IT was only when I arrived on the outskirts of Settle along the Ribble Way that I realised I was heading the wrong way.

I’m no map reader, I generally leave that to my husband, he enjoys it, loves maps, so that’s his job. On this occasion, he dropped me off and I was on my own, heading back home; optimistically, using the Ribble Way. Sadly, I have an appalling sense of direction, and so ended up heading in entirely the wrong direction for some five or six miles.

Something clearly needed to be done, seeing as I can’t rely on any directional sense, and as any walker who ventures off the areas most popular paths knows - five miles radius of Malham or Grassington for example - footpath signs can’t always be relied upon.

Step forward mountain leader, Joanne Wulf, of Wolftracks. Joanne, who is also a language teacher, offered to give me an introduction to navigation skills, so armed with a map, I headed off to Settle to meet her.

I will add at this point, it was in between coronavirus lock downs one and two, and we took the necessary precautions, kept our distance and used anti- bacterial hand wash after passing through gates and stiles.

Joanne started off by showing me some beautiful maps, in my ignorance I’d only really looked in any detail at Ordnance Survey maps, and was fascinated at some Joanne brought along, such lovely colours, no wonder people have them mounted and put on walls.

After a few basics, we headed off towards Stainforth Foss in the search of salmon.

Now, this is a well known area for me, but with Joanne beside me pointing landmarks out on the map, I was seeing things for the first time.

Joanne says she has always had a passion for the outdoors, stemming back from a childhood growing up in the Lake District, where she has fond memories of family walks and looking out for her next adventure.

Her family moved to South Africa, and after 26 years, she moved back and settled in the Yorkshire Dales.

“We have tourists all year round visiting the area and there are lots of popular attractions from Ribblehead to Malham Cove but these beauty spots can be visited from a different angle.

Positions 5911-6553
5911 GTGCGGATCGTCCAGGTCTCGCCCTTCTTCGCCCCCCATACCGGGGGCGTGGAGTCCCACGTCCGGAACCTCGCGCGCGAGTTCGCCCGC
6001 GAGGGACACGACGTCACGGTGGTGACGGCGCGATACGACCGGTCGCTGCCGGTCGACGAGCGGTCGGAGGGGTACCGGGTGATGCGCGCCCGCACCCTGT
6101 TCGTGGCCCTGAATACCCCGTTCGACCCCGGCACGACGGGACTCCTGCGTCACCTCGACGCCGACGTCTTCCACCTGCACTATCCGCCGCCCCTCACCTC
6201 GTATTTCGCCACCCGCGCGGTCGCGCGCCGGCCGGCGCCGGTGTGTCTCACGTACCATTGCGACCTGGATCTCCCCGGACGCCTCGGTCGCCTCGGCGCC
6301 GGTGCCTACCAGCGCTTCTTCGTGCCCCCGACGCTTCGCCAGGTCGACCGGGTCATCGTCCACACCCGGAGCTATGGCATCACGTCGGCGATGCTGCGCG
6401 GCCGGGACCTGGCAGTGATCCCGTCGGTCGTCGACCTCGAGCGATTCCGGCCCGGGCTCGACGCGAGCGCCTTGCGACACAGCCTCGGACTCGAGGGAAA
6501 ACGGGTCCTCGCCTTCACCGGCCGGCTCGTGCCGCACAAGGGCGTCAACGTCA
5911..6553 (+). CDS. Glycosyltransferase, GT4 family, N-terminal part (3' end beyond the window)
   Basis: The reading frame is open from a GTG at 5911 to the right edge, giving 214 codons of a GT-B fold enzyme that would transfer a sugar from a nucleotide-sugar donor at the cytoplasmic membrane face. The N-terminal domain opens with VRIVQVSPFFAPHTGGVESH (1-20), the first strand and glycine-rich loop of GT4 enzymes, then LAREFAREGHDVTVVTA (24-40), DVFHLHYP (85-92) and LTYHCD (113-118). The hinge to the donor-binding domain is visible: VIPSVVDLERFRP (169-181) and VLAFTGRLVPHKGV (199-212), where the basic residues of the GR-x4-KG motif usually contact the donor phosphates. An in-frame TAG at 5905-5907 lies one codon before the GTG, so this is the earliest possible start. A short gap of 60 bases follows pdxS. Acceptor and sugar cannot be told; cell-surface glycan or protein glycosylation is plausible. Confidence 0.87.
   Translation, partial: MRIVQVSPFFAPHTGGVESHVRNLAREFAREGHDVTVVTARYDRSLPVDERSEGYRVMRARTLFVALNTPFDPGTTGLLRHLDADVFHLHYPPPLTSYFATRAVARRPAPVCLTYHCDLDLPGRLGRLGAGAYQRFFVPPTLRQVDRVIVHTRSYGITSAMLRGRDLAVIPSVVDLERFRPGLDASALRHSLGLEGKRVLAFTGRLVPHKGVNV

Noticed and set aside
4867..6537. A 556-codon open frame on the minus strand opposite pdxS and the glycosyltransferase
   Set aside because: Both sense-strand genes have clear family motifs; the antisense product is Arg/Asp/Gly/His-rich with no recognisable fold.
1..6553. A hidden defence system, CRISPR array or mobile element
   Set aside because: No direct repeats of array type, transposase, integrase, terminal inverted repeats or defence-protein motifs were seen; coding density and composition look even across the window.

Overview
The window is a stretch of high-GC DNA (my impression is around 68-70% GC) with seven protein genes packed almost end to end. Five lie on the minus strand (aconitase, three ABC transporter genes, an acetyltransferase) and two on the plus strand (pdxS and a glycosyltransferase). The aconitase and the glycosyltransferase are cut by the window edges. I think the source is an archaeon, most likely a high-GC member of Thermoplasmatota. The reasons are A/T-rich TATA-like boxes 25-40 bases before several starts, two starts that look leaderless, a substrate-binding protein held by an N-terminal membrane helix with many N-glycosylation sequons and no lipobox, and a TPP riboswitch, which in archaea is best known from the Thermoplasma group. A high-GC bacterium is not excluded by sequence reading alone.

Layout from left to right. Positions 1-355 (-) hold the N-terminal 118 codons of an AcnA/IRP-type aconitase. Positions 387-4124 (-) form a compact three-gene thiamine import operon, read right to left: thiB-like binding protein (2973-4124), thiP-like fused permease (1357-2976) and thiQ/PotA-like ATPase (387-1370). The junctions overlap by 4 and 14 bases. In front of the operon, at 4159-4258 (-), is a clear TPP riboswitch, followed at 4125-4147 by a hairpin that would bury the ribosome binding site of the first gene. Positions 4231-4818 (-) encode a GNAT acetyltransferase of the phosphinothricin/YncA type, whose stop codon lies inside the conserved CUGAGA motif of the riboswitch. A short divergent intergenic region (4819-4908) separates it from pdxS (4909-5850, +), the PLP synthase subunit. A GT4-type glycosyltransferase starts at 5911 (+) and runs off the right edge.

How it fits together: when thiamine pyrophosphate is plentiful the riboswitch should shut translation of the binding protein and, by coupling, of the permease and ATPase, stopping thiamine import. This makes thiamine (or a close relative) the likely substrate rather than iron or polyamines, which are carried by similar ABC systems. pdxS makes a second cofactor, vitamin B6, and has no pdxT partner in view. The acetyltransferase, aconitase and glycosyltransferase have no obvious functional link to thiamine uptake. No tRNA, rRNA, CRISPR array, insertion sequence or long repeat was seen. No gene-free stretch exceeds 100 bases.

“I always try to show people something a little bit different, off the beaten track or quieter. Some customers simply want to achieve one of our famous three peaks, but lack the confidence or skills to do it on their own,” she says.

“I think the best way to learn is to practise in as many environments and situations as possible. The Yorkshire Dales has a good mixture of terrain – streams, rivers, valley bottoms, rights of way through farmland or open access land, dry stone walls to navigate by, or for the more advanced, open moorland and peaks higher up.”

Joanne is a qualified summer mountain leader and rock climbing instructor and is also a fell rescue volunteer. “I just love sharing what I do and seeing clients pick it up. Whatever level you are at, there is always more to learn, you just need to keep practising and plan a route somewhere new. It’s a great skill for the whole family to learn, the younger the better.”

Joanne takes out all sorts of people on map reading sessions, so carefully tailors sessions to suit levels of fitness, and ability.

“An advanced map reading session would involve being higher up in the hills, off the path, learning how to walk 100m as accurately as possible by counting your steps, using a compass to walk on a bearing, techniques for navigating in poor visibility - fog is a common occurrence on the summit of Ingleborough- and how to relocate if you were to get lost,” she says.

Meanwhile, a typical novice session can last a half day.

“I recently took two beginners out, who by the end of five hours could recognise basic features and different rights of way on an Ordnance Survey Explorer map, measure each leg that we were about to walk and work out how long it would take us to do it.

“This is crucial for planning a walk safely, knowing how fast you move and how far you can manage.

“All too often walkers around here have run out of steam or it has become dark and that’s when you’re in danger of falling and injuring yourself.

“Being on the hill in that situation without the correct equipment- things like a torch, clothing, food and water can turn out to be very dangerous.

“First and foremost, I teach novices how to stay safe in the hills and avoid getting themselves into situations where they might need rescuing.

“It’s surprising how many folk aren’t aware how to call for help if they need help from their local mountain rescue team, and many good map readers have never learnt how to give their location using a grid reference using ‘old school’ map skills.”

Joanne says she is definitely ‘old school’.

“I admire my tech-savvy friends but although I am wary of navigation technology, I have to work with it sometimes. I just find using a paper map far more satisfying, empowering even.

“It’s a much better way to get a fuller picture of where you are and where you are heading.”

To find out more about Joanne’s map reading sessions, visit: